martes, 4 de julio de 2023

Road to Paris-Brest-Paris 2023

Paris-Brest-Paris (PBP), I’d argue it is the biggest cycling event in the world when you combine how old the event is (older than the Tour of France), amount of riders (around 8,000), how international it is (more than 70 nationalities represented), the distance to ride (1,200km to be ridden in 90 hours) and the support riders get from spectators alongside the road. In my mind, PBP is like the Olympics of long distance cycling. 

I have two objectives for Paris-Brest-Paris (PBP) 2023. The first one is to finish it. 

Arriving to Brest in PBP 2011

I rode my first PBP in 2011. It took me 87h 45m. That was the 86th time in my whole life I had ridden a road bike. I loved the experience so much I set myself the goal of riding PBP ten times

Now, PBP only happens every four years so a simple math exercise told me that I’ll ride my 10th one in 2047 and I’ll be 78 by then. I can’t afford to miss any edition as I’m not sure I’d be able to finish PBP being 82 years old. Hence my first objective for 2023 is to ride those 1200 km within 80 hours.

My second objective, though, is to set a personal fastest time at PBP. That means finishing in less than the 59 hours and 31 minutes that was my official time for PBP 2019 (

At the finish of PBP 2019

I want to have the experience of riding as fast as I can and setting a personal record so in future editions I can focus on other ways of enjoying PBP. I have set my eyes on a stand that offers free sausages to cyclists. I’ll eat two of them in 2027.

As with the Olympics, everyone has to qualify to be able to enter PBP. That means any rider aspiring to ride PBP has to finish a 200km, a 300km, a 400km and a 600km Audax event.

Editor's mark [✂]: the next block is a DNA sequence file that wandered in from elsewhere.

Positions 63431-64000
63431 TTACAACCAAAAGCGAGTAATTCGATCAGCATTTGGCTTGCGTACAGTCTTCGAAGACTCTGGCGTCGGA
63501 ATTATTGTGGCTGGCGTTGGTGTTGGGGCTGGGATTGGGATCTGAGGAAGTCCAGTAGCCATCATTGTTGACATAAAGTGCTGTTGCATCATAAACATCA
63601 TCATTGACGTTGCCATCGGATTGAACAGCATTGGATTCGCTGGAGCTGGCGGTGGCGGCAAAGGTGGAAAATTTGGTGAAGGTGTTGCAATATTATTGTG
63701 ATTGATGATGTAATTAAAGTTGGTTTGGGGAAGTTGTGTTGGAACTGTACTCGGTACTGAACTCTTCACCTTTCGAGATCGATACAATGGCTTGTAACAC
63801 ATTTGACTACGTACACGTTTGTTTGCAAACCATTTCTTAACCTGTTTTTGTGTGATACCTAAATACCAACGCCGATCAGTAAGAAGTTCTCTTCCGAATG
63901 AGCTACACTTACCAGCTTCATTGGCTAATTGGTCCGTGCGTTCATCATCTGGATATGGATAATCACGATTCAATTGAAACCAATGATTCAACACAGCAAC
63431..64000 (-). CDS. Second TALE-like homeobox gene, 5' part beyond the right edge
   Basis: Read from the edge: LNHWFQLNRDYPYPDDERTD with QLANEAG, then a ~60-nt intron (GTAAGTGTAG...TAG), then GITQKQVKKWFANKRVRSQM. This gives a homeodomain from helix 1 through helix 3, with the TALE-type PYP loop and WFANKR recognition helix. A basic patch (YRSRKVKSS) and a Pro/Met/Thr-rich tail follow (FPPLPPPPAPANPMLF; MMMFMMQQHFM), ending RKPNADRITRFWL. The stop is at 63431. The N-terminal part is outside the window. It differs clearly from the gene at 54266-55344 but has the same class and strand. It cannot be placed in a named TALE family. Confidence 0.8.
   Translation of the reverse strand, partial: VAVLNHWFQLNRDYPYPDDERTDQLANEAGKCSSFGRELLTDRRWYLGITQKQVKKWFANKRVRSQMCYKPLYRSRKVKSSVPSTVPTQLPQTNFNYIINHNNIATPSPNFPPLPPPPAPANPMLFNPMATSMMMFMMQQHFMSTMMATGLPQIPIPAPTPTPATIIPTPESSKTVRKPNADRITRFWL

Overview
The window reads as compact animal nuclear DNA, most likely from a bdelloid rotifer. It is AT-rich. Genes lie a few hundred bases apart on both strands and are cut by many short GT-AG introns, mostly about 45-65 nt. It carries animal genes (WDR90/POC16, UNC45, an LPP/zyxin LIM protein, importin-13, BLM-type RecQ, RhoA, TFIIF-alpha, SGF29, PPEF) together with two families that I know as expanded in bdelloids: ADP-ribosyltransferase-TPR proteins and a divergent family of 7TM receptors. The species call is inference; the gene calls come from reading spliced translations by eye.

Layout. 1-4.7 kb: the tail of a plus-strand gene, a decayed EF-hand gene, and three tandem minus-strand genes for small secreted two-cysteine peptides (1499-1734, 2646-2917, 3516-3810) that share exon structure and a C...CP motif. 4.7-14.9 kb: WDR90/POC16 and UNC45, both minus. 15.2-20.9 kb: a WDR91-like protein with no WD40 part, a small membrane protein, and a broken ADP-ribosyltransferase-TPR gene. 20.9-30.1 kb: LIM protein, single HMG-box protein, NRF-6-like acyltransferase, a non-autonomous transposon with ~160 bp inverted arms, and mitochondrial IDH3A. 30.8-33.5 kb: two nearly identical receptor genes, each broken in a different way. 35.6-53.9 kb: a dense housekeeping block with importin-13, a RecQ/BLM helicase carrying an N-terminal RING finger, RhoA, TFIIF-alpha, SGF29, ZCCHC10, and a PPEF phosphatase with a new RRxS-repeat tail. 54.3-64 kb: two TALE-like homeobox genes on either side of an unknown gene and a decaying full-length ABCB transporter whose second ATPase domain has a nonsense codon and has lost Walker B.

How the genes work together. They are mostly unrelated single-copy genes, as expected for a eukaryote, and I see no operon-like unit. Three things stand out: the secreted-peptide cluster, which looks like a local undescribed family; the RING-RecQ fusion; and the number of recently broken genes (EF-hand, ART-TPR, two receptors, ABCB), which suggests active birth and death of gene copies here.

We are very lucky, Kingston Wheelers Audax Chapter organizes a whole series of rides that can be used to qualify for PBP. A luxury at our doorstep.

In those events I normally volunteer in the morning. I love having the opportunity to welcome the riders, to help answer their questions. The atmosphere is fantastic, a combination of excitement and expectation for the ride to come. I always wear Kingston Wheelers kit, I’m proud of the quality of our events and want to show our colors. Once we send off the riders I normally help tidying up the venue and then I’ll start my ride.

For me these year’s qualifiers are opportunities to test the kit I’ll be using and to train the pace I’ll aim to be riding at PBP.

In the second half of the Gently Bentley (200km) ( I tested for the first time my “steady” pace. I was very happy managing to finish the event and not feeling that tired.

Amesbury Amble (300km) ( was my opportunity to test my rain kit. This ride is where I decided the long sleeve Gabba (Castelli Perfetto RoS) will be the jacket I’ll take to PBP.

At the Dauntsey Dawdle (400km) ( I rode with aero wheels and aero bars and I decided I was going to use both at PBP. I also tested in the first 10 hours / 250km the strategy of riding “steady” and stopping only the essential. Tiring but manageable.

Bryan Chapman (600km) ( was my dress rehearsal. Carrying all the kit I plan to take to PBP, riding “steady”, minimizing time in stops and riding through the night. Although the main learning I got from this ride is that I’ll be 100% sure I’ll start PBP with my di2 fully charged.

Since Bryan Chapman, 20th of May, I switched my training focus. June and July is all about intensity. Those 2 hills rides on Thursday evening are excellent for that, even if I always end up dropped.

In August I’ll be in Asturias (Spain). Two weeks of proper tapering to make sure I get to the start as fresh and as relaxed as possible. I’m pretty good at that.

Minutes before starting PBP 2015

I’ll be starting on the first wave, Sunday 18th of August at 16:00 (CET), rider A076 (I believe there'll be some way of following the riders at 

That will be around the 3000th time I ride a road bike in my life. I’ll be able to give you the exact number on the day.

Take care

Javier Arias González

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